Monday, November 10, 2008

A Time Warp and a Literary Bastard Child

I spent an hour in a time warp, in 1990 or '91. At least, I wanted to believe I did.

Here's what happened.

It was a Saturday evening, and I was to give a reading at La Mama La Galleria, the art gallery annex of La Mama theater. I was splitting a bill with my old friend Holly Anderson. We had agreed that I'd open the reading, then Holly would read, and finally we'd finish with a collaborative piece we'd written for the occasion. We agreed to meet at the gallery at 7:15 for a sound check. The reading was to begin at 8.

I had taken a nap that afternoon, and when I got up the clock by my bed said 6:00. I rushed to pull myself together and head over to the East Village from Brooklyn. As I waited for the train, I checked my watch several times. I seemed to be doing all right, as long as a train came soon. But it took a while for a train to come. I checked my watch several more times on the train. I was still doing fine. I got off the train at Broadway-Lafayette and headed toward the gallery, which was on East 2nd Street. Just before I got to the door I checked my watch. It was exactly 7:15.

I entered the gallery and what I saw shocked me. Holly was reading, and the audience was all seated, watching her read.

What was going on? Had I gotten the time wrong? Was the reading supposed to have started at 7?

The gallery's curator, the lovable Lawry Smith, greeted me. "What happened?" he asked. "We were so worried about you."

I was completely confused. I looked at my watch. It was 8:15.

The only explanation was that I had been lost in a one-hour time warp just before I entered the gallery. I found this both scary and exciting. I'm an atheist, but I'm not a total rationalist. The surrealist in me is fascinated by the mysterious.

After Holly finished reading there was an intermission. Everybody I knew at the reading told me how worried they were, since I'm always punctual.

When it came time for my portion of the program I apologized to the audience for my tardiness and explained that I had been stuck in a time warp. People laughed, as if I were joking.

I went out for drinks afterwards with some friends and told them how thrilled I was to have been caught in a time warp. They all said there had to be a rational explanation.

There was, unfortunately. When I got home I looked at the alarm clock by my bed. The time was one hour earlier than the time on my watch. So what happened? The best I could come up with was that during my nap the clock had stopped for exactly an hour. But how likely is that?

And what about my watch? I ultimately figured it this way: I had based my notion of the time on what the bedside clock said. Every time I looked at my watch I was really only paying attention to the minute hand, not realizing that it was really an hour later.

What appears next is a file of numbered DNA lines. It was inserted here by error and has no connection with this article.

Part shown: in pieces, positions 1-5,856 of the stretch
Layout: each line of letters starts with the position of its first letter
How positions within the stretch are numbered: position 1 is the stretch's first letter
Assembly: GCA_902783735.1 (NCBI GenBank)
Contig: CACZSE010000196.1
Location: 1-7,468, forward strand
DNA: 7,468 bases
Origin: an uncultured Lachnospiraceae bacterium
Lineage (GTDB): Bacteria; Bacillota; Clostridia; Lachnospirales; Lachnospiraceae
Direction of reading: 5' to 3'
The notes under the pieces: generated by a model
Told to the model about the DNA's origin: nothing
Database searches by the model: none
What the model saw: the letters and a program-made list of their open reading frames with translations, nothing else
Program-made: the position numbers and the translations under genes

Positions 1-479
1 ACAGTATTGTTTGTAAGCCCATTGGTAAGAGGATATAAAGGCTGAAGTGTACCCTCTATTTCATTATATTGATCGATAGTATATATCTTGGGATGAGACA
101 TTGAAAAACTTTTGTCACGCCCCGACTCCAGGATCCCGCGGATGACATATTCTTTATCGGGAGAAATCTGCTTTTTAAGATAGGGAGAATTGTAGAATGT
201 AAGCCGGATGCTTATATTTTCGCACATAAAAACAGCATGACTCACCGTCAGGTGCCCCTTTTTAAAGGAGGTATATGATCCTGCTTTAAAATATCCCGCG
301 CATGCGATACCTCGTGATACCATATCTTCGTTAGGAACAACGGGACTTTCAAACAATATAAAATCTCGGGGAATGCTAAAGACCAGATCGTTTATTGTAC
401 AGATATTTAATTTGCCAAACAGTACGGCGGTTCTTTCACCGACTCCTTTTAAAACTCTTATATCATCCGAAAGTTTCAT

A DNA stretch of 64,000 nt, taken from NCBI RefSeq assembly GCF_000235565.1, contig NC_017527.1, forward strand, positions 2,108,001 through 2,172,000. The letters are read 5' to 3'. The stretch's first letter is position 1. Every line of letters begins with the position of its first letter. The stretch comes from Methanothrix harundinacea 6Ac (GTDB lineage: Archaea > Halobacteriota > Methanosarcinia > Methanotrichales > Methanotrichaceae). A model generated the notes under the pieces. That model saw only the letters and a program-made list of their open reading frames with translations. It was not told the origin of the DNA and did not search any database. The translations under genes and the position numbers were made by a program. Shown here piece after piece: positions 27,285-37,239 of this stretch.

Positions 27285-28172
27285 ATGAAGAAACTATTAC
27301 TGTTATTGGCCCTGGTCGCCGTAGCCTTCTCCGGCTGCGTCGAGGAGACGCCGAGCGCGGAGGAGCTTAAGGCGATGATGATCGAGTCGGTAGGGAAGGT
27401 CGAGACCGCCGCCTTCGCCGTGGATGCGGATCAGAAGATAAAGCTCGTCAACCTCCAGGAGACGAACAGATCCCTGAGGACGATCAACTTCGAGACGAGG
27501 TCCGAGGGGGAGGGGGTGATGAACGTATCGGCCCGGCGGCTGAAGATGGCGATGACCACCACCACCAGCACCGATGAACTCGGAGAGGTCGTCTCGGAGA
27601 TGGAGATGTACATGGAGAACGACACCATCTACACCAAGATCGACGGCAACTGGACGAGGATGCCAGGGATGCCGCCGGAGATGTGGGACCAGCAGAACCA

Whatever the explanation, it appeared that I hadn't been in a time warp after all. Still, I was glad for the excitement of that brief illusion.

* * *

The piece that Holly and I wrote for that occasion has finally been published these many years later. About a year ago, as I was going through old documents on my computer, I rediscovered "Behold These Arms" Holly and I both had only the vaguest memory of it, and I remembered it as pretty much a failure: second-rate (or worse) Beckett. But reading it again I thought, this ain't so bad after all, and Holly felt the same way. We decided that we might even try to get it published, but we couldn't figure out where to send it. Then, a couple of months ago I discovered an online journal called AdmitTwo, which only publishes collaborative literature. Eureka! I thought, I've found the place to send our little freak.

Here's how the piece came about. I used to do readings and performances on a pretty regular basis at La Mama La Galleria, and I had invited Holly to share a bill with me. We had known each other for at least eight years and admired each other's work, so I proposed that we do a piece together for the event. I thought it should be something the two of us could read together, but not a dialogue. I think I came up with the basic concept: a monologue in the voice of a hermaphrodite (or person of indeterminate gender); the two of us would trade off lines, and read some in unison.

I think we wrote it at Holly's apartment in Queens. If I remember correctly, I took the reins of the computer and wrote as we brainstormed. Though who did what is somewhat blurry, in general Holly supplied more of the details and contours of the narrative and I was more responsible for the actual phrasing and transitions. I know for sure that the earrings and the Wheatmeal Digestives were her idea (I had never heard of Wheatmeal Digestives before or, I think, since). We ended up with a strange character that was decidedly Beckettian.

You'll have to be the judge of how it all comes off.

Read it here, in Issue 26 of AdmitTwo. The journal is in PDF format, so you can either read it with Adobe Acrobat or print it out. We're on pages 37-38.


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